By Ens. Yun Sung, Hazardous Material Officer, USS Gerald R. Ford; Ens. Sean Williams, Disbursing Officer, USS Gerald R. Ford; and Lt. William Flores-Mux, Hotel Services Officer, USS Gerald R. Ford
Are you still at the Navy Supply Corps School and undecided with your preferences? Do you want to work alongside hundreds of years of experience in a wardroom of more than 200 officers? Do you want to be aboard the most advanced United States Navy aircraft carrier? Are you looking for guidance and mentorship from Supply Corps commanders, lieutenant commanders, and lieutenants? Do you want to enjoy the camaraderie of fellow Supply Corps junior officers?
If you answered yes to any of these questions, then write USS Gerald R. Ford (CVN 78) on every single inch of your preference sheet. Ford is the only aircraft carrier regularly available on the east coast to conduct carrier qualifications for naval aviators and student naval aviators this year, directly contributing to the national security of the United States.
Not only do you get to experience fighter jets landing on the flight deck, day and night, you get to learn about the best technology on the waterfront. Ford’s supply department plays an integral role in operating some of this technology; we enable Ford to do what the ship does best– launch and recover aircraft.
Before launch, the supply department coordinates the onloads and offloads of aircraft and ship repair parts to keep the aircraft running, the flight deck operable, and the crew safe and happy. The aircraft remain mission capable from the efforts of the logistics supply officers--the stock control officer, aviation stores officer, shipping and receiving officer, and the hazardous material (HAZMAT) officer. These officers work tirelessly to order, store, and issue parts to the air wing, such as: depot level repairable, gaskets, and hydraulic fluid. Logistic supply officers work tirelessly to get the parts to the
right personnel, in the right location, at the right time.
Some of the special events coordinated by the logistic supply officers during recent independent steaming events (ISEs) include: mail onloads, the onload and offload of 774 air wing pallets, and the offload of 31 HAZMAT pallets. The stock control division brought on 3,505 pounds of mail and 22 pallets of care packages.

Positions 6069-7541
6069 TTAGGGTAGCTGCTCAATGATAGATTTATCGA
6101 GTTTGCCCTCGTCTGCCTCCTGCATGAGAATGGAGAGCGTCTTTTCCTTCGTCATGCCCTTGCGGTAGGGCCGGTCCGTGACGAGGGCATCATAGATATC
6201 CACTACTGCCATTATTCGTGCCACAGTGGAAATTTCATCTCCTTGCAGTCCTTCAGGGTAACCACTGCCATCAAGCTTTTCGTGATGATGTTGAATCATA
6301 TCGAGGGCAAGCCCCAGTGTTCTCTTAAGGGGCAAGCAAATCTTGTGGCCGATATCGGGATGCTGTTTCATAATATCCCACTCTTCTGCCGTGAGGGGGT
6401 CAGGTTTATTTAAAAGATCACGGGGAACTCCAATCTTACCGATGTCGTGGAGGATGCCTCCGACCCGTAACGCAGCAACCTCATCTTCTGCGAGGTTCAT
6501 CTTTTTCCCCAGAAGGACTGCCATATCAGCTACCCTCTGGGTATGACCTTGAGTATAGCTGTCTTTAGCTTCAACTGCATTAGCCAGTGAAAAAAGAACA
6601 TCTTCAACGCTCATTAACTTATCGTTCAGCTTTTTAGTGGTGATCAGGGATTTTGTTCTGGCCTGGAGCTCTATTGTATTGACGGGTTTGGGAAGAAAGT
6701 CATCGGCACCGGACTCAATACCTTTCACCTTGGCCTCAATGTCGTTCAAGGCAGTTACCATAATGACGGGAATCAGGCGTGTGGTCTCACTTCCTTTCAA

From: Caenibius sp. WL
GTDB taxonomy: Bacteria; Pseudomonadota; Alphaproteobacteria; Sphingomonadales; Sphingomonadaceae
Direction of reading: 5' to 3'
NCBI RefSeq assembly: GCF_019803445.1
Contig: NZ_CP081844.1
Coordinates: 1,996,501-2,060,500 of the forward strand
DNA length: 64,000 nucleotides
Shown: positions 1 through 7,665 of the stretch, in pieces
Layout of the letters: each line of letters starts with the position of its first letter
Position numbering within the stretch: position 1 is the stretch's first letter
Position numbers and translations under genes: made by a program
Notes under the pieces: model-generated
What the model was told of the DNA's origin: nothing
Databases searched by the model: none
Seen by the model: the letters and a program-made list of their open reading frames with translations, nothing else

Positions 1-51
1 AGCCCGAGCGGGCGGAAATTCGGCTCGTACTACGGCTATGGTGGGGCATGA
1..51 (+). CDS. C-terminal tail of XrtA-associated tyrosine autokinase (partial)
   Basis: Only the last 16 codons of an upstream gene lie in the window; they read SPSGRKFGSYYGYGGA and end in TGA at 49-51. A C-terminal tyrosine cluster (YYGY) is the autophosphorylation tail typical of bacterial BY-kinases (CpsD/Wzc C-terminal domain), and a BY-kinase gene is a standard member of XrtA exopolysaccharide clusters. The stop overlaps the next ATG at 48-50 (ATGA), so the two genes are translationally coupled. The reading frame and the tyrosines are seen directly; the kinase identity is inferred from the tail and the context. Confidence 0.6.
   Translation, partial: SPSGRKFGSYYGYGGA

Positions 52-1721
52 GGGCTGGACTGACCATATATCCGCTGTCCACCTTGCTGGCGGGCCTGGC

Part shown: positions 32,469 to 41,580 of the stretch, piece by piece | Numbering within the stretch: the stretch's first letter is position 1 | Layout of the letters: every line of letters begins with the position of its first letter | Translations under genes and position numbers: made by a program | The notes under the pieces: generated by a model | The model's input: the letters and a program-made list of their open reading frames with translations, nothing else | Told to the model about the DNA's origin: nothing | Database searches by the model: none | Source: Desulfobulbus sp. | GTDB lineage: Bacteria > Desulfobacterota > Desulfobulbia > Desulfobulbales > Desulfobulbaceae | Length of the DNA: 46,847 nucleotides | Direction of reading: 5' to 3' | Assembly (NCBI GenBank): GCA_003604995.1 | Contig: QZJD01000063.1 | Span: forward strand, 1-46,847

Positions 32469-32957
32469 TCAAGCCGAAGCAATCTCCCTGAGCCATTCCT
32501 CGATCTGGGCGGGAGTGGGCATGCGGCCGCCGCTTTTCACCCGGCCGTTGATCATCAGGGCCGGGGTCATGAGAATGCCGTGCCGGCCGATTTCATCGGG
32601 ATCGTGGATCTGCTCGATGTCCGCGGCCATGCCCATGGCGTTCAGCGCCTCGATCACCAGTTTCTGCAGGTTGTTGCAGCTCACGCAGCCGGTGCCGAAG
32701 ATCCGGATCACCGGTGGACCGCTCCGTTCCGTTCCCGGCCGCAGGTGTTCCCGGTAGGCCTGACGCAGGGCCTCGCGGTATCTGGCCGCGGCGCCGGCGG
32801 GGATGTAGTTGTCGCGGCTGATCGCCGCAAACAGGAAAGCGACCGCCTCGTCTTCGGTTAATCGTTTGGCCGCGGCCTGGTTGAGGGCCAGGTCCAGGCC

The aviation stores division coordinated two vertical replenishments, one in May and one in June, that totaled 257 pallets. The pallets were placed on the flight deck seamlessly by multi-mission helicopter (MH-60s), brought down on the aircraft carrier elevators, and taken down into the storerooms. The elevators and forklift drivers allowed for the whole evolution to be completed with primarily supply department Sailors instead of traditional ship-wide working parties.
The shipping and receiving division mastered coordinating crane operations with Naval Facilities Engineering Command to onload 774 pallets in three days and to offload them in one. This operation would be a headache for many, but S-8 Material Stores Officer Lt. Kenneth Young took on the task without any hindrances. Young said, “You had a tight window to replenish the ship and to embark the air wing, so teamwork and communication were essential to our success. The coordination from the most junior Sailor through khaki leadership was truly impressive and something I was proud to be a part of.”
The HAZMAT division made sure the flight deck remained operable by providing 200 gallons of hydraulic fluid to the aircraft catch systems. In total, the division issued 2,459 material items and had a reuse savings of $2,735.41, playing a critical role in supporting fixed wing flight operations.
Now, no mission can be completed without a happy, healthy crew. The service supply officers completed amazing feats as well. The food service officer, ship’s store officer, disbursing officer (DISBO), hotel service officer (HSO), and morale, welfare, and recreation (MWR) “Fun Boss” have much to brag about.